The capacity of energy storage systems around the world is set to increase thirteenfold over six years, from 12 gigawatt-hours of installed capacity in 2018 to an astonishing 158 GWh in 2024, according to a new market assessment by Wood Mackenzie Power & Renewables.

Analysis: If Kenney Takes Alberta, Trudeau Finally Gets to Make a Decision

With Jason Kenney’s United Conservative Party (UCP) looking virtually certain to win the Alberta provincial election next week, news analysts are beginning to weigh in on the implications for Canadian pipeline politics and climate strategy.

Canada Rewrites Building Code to Avert $300 Billion in Climate-Driven Losses

Canada’s National Building Code is undergoing a major rewrite in a bid to avert C$300 billion in climate change-driven infrastructure failures over the next decade, according to high-level federal briefing notes reviewed by CBC News.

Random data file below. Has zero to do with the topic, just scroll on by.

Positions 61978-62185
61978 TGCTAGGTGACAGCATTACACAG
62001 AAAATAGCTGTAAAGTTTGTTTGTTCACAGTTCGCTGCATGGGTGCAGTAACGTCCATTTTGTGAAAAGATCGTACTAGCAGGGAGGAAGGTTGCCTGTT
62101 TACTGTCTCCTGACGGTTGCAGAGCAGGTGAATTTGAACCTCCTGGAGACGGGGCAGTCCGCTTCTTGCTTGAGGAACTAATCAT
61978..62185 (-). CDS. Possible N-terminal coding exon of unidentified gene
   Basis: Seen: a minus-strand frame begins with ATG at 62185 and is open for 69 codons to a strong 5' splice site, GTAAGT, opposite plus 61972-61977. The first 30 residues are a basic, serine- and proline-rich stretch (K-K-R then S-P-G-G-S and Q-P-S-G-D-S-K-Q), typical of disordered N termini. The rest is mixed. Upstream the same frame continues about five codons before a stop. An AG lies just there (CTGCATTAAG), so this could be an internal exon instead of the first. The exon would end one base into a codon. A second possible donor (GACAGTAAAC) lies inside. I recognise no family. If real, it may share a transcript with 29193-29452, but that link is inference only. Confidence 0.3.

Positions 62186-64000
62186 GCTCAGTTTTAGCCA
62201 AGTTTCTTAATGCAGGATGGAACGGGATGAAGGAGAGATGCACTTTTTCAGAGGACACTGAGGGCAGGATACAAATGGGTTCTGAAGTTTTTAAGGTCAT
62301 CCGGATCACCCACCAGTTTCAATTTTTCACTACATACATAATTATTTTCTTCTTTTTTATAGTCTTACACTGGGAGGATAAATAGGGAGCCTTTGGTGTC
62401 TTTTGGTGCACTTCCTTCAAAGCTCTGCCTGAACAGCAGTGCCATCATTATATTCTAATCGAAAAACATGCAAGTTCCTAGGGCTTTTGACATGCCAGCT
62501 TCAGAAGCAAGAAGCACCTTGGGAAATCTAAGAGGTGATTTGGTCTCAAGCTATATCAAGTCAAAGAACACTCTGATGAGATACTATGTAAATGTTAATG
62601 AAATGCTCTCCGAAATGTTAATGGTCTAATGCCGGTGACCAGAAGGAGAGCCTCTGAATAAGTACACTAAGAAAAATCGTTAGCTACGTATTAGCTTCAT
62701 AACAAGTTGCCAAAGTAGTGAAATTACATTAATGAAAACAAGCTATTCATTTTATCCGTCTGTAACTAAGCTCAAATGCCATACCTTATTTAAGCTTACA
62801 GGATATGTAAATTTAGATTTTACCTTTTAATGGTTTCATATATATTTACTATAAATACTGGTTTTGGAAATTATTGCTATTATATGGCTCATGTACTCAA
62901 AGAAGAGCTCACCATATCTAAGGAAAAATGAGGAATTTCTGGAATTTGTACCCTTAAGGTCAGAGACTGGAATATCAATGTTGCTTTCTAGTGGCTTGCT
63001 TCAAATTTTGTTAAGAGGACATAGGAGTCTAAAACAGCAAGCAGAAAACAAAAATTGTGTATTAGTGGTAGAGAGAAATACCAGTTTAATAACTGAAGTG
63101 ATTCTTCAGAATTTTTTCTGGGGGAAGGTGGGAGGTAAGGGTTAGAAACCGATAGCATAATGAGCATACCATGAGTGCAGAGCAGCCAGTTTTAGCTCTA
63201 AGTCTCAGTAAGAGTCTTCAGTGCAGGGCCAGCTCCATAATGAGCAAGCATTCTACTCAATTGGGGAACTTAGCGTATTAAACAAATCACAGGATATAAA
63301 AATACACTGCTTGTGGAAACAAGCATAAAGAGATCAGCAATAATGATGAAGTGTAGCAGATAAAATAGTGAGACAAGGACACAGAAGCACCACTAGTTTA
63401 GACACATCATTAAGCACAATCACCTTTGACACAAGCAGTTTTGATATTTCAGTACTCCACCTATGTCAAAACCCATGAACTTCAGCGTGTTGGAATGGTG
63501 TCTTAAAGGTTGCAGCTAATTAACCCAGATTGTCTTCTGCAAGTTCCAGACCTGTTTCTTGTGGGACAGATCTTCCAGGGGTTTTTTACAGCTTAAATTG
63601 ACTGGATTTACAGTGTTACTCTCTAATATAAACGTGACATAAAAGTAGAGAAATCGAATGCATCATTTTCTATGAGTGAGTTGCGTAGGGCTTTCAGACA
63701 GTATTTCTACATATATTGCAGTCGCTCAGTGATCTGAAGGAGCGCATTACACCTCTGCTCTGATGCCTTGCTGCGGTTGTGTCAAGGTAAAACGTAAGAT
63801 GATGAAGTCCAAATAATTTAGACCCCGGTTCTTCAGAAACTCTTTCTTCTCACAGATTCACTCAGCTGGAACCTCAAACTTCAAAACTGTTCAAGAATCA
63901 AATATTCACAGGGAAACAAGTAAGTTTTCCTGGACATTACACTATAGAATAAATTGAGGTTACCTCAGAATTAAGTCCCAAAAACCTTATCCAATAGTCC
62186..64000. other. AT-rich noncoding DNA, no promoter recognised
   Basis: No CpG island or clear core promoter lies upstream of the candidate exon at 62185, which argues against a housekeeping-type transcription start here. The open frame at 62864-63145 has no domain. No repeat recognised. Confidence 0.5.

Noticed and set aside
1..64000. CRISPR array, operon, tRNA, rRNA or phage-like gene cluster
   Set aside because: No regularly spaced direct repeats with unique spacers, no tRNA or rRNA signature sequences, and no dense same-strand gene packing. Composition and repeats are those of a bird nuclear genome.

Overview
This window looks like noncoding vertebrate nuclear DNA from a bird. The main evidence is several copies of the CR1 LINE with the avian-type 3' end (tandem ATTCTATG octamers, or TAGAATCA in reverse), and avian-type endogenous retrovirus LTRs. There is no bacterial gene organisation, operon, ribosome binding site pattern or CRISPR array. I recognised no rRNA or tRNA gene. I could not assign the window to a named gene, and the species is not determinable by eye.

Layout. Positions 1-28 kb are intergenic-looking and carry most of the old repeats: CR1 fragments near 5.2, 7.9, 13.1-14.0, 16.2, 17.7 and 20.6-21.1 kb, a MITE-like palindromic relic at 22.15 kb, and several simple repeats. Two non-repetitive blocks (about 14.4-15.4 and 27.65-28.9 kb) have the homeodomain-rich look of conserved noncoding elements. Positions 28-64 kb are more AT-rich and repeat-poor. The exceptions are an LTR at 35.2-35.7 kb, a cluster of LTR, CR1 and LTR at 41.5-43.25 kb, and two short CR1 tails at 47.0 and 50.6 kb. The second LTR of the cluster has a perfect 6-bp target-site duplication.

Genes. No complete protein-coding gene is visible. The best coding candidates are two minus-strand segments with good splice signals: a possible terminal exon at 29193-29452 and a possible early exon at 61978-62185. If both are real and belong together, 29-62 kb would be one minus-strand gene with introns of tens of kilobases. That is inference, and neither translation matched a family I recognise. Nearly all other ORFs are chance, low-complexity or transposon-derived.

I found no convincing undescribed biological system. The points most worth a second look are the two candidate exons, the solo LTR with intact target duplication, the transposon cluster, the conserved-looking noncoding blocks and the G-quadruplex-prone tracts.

B.C. Seaplane Company Sets Out to Become World’s First All-Electric Airline

Nanaimo, British Columbia-based Harbour Air is setting out to become the world’s first all-electric airline—not by developing a new fleet for delivery in the mid-2020s, but by taking the 40, mostly single-engine piston and turbine aircraft it already operates and equipping them with electric motors and lithium-ion batteries.

B.C. Introduces Legislation for 2040 ZEV Mandate

All new cars and light-duty trucks sold in British Columbia by 2040 will have to be zero-emission vehicles under legislation tabled Wednesday by Energy Minister Michelle Mungall.

Chicago Sets 2040 Deadline for 100% RE

California Sues U.S. for Emissions Decision Data

Renewables Make Decarbonization $15 Trillion Cheaper, Promise $160 Trillion in Savings by 2050

The plummeting cost of solar and wind farms, coupled with government policies driving faster electrification, has cut the cost of reaching global climate goals by US$15 trillion in the last year, concludes a report issued this week by the International Renewable Energy Agency (IRENA).

Alberta Oil Well Cleanup Costs Could Hit $70 Billion